Nicole Whalen: The Rx Factor Unites Students to Raise Awareness

The Rx Factor was started in 2011 by a group of students at The University of Tampa (UT) in order to address the growing concern of prescription drug abuse among college aged students. Spurred by personal experiences and a passion for educating their peers, this organization was started by students for students.

The goals of the organization are quite simple: The Rx Factor seeks to educate the UT student body on the multidimensional consequences of prescription drug misuse. Through community collaboration and peer-to-peer interactions, we aim to empower students at UT to change the course of this epidemic. By raising awareness, in addition to altering attitudes and behaviors, we hope to reduce the negative consequences that students may experience if currently engaging in prescription drug misuse.  What makes the organization so special is the fact that it is students helping to educate other students at the same level. There is no superiority or judgment; rather, there is an open dialogue about a real issue affecting our generation.

Over the semesters since the Rx Factor’s beginning, we had the opportunity to run quite a few successful campaigns and wellness initiatives on campus. We were able to reach students through social media and events on campus and by creating initiatives that were culturally relevant to the college student demographic. For example, one of our initiatives involved taking hip hop lyrics that glorified the usage of Molly and flipping them around so they then introduced students to the side effects of taking that drug. Some of our initiatives were more successful than others, but all were able to provide invaluable information to students.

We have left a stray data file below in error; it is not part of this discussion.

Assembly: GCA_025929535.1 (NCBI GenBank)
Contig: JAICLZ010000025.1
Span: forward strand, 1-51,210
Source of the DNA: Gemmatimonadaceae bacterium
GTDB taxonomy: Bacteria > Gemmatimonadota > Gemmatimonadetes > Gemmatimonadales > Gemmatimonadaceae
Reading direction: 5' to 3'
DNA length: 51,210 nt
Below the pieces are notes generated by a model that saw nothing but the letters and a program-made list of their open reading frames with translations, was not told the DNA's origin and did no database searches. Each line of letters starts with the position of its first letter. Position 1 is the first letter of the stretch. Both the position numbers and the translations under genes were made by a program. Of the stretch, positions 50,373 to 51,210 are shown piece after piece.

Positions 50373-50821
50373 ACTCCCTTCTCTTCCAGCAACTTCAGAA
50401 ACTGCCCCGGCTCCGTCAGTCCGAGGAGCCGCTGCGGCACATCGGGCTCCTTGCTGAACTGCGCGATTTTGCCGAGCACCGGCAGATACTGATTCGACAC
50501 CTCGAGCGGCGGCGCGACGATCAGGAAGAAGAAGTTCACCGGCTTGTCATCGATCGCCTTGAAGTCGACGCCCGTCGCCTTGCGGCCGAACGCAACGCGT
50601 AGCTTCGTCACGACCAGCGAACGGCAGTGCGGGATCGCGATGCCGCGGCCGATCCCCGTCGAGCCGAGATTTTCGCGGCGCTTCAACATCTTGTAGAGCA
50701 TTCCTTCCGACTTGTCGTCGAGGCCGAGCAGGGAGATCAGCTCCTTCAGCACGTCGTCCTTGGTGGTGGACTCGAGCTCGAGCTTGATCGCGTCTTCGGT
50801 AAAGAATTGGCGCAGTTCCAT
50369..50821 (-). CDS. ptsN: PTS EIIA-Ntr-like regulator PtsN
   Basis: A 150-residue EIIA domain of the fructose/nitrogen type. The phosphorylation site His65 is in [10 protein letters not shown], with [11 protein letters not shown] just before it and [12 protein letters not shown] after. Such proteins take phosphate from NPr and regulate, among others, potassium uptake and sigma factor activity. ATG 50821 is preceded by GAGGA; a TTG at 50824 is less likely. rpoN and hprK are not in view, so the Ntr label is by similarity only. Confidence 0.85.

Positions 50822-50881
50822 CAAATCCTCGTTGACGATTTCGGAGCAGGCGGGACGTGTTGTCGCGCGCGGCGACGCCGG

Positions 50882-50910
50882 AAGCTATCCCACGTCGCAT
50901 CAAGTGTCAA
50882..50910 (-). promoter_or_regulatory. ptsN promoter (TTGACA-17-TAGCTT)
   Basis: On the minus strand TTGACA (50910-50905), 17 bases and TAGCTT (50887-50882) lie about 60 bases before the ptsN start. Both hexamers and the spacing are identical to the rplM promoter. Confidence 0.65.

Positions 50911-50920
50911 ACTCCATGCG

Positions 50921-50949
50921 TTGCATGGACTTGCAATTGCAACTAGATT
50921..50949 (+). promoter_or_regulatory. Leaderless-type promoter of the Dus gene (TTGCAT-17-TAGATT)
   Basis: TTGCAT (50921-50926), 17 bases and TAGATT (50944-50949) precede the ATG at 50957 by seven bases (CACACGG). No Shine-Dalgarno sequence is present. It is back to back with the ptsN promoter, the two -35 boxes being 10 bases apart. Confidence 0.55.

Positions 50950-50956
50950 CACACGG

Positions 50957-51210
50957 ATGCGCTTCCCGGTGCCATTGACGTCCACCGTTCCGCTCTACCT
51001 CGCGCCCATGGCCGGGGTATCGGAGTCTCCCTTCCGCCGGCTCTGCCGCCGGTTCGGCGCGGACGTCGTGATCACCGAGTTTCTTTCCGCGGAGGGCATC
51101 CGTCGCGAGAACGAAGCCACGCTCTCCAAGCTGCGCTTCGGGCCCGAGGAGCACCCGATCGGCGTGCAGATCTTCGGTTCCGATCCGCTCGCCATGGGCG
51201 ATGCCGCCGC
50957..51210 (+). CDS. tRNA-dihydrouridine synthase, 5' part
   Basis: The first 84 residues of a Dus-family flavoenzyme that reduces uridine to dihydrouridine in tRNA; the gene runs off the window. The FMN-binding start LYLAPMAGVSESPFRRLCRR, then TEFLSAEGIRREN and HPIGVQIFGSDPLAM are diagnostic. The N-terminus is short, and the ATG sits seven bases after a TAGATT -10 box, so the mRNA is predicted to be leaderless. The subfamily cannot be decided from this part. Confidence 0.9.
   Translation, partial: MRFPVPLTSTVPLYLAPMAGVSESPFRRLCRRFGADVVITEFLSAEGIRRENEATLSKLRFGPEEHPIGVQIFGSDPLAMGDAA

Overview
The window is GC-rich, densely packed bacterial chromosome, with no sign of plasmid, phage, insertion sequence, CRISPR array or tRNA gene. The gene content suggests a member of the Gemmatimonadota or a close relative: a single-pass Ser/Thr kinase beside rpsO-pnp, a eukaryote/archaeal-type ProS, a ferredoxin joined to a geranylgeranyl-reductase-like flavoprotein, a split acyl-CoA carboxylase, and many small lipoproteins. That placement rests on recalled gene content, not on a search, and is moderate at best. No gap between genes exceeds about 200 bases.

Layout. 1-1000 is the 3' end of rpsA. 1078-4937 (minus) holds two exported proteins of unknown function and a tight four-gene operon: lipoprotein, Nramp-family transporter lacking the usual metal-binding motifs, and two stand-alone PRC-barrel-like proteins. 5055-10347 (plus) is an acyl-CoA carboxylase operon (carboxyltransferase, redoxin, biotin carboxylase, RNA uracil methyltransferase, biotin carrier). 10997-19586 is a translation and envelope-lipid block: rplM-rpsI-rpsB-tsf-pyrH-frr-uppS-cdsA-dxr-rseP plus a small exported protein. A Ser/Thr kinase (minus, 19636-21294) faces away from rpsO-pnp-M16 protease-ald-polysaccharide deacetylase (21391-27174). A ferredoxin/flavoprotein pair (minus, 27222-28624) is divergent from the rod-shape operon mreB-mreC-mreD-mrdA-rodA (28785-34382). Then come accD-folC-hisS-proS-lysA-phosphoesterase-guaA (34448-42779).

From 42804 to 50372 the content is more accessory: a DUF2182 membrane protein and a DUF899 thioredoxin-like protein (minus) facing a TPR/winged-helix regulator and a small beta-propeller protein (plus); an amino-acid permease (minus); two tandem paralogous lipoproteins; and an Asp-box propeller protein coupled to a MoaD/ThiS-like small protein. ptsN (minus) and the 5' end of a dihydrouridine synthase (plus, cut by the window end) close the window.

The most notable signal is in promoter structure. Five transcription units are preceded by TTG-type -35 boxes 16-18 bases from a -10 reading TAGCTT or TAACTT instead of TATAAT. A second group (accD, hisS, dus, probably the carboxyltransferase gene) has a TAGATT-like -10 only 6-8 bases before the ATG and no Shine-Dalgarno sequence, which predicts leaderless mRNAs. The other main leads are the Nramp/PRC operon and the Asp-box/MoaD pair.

I think the most extensive project we undertook, and the one we are probably most proud of to this day, is the documentary we made over the course of the 2012-2013 academic year. The idea of creating a documentary was one that we had pondered for quite some time, but we were unsure if we had the resources and time to pull it off. After a year of hard work and immense support from peers, faculty, and community members, we were able to make it happen, ultimately debuting it in April of 2013. The documentary was filmed, produced, and edited by two film majors; the interviews were conducted by the Rx Factor founder; and I was able to draw an animation we used in the film. All of the interviews came from faculty members at UT, community members, such as our county commissioner, Kevin Beckner, and a student in recovery. The soundtrack was even done by a local band called Dropin’ Pickup’, which is composed of a few University of South Florida students. [This documentary can be viewed below.]

One key element of our organization is the diversity of our members. Our successes came not from being the same, yet rather from being different. Some members were public health students, but we also had students majoring in marketing, photography, psychology, film, and art. These differences broadened our scope and outreach, allowing us to get in touch with our peers in a wide variety of ways. It also helped to open ourselves up to new ideas, discussions, and brainstorming that otherwise may have never happened or may have fallen flat had we all come to the table with the same backgrounds, interests, and passions.

As an alumni of UT, I am proud of all the work Rx Factor members and supporters have done to raise awareness about the prescription drug misuse epidemic affecting our generation. I am confident that current and future students will carry on this work and continue to make a change in their community and their nation.

Below is the documentary, which can be viewed in its entirety.